As a result, they seem to be willing to let go of charismatic closer Heath Bell, who has a 2.54 ERA with 26 saves and a 1.21 WHIP this season.
Bell is set to make $7.5 million this season and will be a free agent in 2012.
According to Tim Sullivan of The San Diego Union-Tribune, "With shopping days dwindling before baseball’s July 31 non-waiver trade deadline, Bell estimates the odds of him being dealt at '90 percent.' "
With the Padres apparently determined to deal Bell, it seems as though the organization has caught the interest of the New York Yankees, Tampa Bay Rays, and Philadelphia Phillies.
Nick Cafardo of the Boston Globe reports that "[Bell] remains a target of the Phillies, Yankees, Rays, and possibly Cardinals. Bell has given the OK to be used as a setup man, but for this season only. 'I definitely want to close next year, but if I have to go somewhere to set up this year, I would do it,’' Bell said."
Having declined a bit in recent years, Derek Lowe is currently 5-7 with a 4.30 ERA and a 1.38 WHIP. Although all those numbers are worse than his career averages, he still is a candidate to add depth to a rotation and has been getting some interest from the Detroit Tigers.
According to ESPN's Doug Mittler, "The Braves are looking to add a bat and have a surplus of pitching, so it makes sense that GM Frank Wren would try to peddle the expensive Lowe, who owed approximately $6 the remainder of this season and $15 million next."
Both the Detroit Tigers and the Atlanta Braves are playoff contenders this season, but neither currently have sole possession of first place. Giving up Lowe in exchange for an additional bat from Detroit seems possible.
Known mostly for his start in 2010 that saw him go 10-1 with a .78 ERA in the first two months of the season, Ubaldo Jimenez has become human and is now a just an above average starting pitcher with potential.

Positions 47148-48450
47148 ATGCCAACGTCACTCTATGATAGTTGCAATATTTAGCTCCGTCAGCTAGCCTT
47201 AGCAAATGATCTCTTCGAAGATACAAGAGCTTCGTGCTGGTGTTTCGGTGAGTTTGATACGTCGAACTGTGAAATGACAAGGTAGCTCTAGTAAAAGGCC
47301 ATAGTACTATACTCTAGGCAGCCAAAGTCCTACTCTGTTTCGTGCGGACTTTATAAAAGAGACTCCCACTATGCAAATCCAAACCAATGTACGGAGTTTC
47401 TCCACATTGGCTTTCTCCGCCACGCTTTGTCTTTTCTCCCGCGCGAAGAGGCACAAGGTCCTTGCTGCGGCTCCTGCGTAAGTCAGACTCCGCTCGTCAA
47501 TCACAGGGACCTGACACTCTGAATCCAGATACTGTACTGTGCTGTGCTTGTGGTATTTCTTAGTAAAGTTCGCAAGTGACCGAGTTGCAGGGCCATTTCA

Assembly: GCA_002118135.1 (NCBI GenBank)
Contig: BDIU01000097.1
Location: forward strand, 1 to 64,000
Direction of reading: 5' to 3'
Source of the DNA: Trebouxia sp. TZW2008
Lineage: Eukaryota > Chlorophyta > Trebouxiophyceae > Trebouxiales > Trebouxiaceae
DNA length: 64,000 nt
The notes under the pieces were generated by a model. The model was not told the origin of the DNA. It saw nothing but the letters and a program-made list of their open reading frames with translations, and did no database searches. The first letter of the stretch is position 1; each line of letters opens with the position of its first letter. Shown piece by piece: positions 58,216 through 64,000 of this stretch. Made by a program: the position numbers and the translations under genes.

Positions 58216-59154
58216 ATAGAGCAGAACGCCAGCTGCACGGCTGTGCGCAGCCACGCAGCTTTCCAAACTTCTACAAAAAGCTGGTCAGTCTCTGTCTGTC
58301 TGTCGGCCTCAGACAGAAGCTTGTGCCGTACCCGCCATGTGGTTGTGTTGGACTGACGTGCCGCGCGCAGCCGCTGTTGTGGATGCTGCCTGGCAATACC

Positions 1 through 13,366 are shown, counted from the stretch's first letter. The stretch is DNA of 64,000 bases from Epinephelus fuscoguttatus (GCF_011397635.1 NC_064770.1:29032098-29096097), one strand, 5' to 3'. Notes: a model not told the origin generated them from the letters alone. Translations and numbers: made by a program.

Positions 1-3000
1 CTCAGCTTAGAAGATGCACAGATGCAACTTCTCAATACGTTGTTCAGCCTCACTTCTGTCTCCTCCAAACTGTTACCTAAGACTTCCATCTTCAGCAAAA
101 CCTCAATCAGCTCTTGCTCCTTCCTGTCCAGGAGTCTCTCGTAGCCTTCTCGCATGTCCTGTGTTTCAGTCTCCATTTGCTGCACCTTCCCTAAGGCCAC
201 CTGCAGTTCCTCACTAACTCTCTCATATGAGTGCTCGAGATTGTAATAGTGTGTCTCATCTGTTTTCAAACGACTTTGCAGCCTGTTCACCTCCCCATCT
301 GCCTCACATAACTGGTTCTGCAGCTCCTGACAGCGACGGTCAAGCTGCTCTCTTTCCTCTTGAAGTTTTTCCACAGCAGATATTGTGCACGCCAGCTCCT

Although Jimenez is currently just 5-8 with a 4.08 ERA and a 1.31 WHIP, he's still the ace of the Colorado Rockies and may not be dealt without a good return.
At first, it seemed like a move to the New York Yankees was likely, but ESPN's Buster Olney says "Contrary to report, Yankees and Rockies haven't started exchanging names in any Jimenez talks. Odds that NYY/COL work out deal are very slim."
Still, according to ESPN Insider, "Jimenez's reasonable salary makes him a palatable option for several teams, not just financial behemoths with starting pitching needs like the Yankees and Red Sox."
Keeping that in mind, along with the fact that the Colorado Rockies are below .500 with little hope to make the playoffs, its possible that Jimenez could move to any number of teams looking to bolster their playoff hopes.
However, despite the buzz surrounding Jimenez for the last few weeks, ESPN's Buster Olney reports that "the Rockies are telling interested teams that the price will be high, and that if Colorado deals him, the extraction of prospects needed in return will be painful. One evaluator's current odds of Jimenez being traded: 25 percent. 'It has to be something that makes sense for the Rockies [right now].' "
Given the attitude of Rockies general manager Dan O'Dowd, moving Jimenez this season doesn't seem all that likely.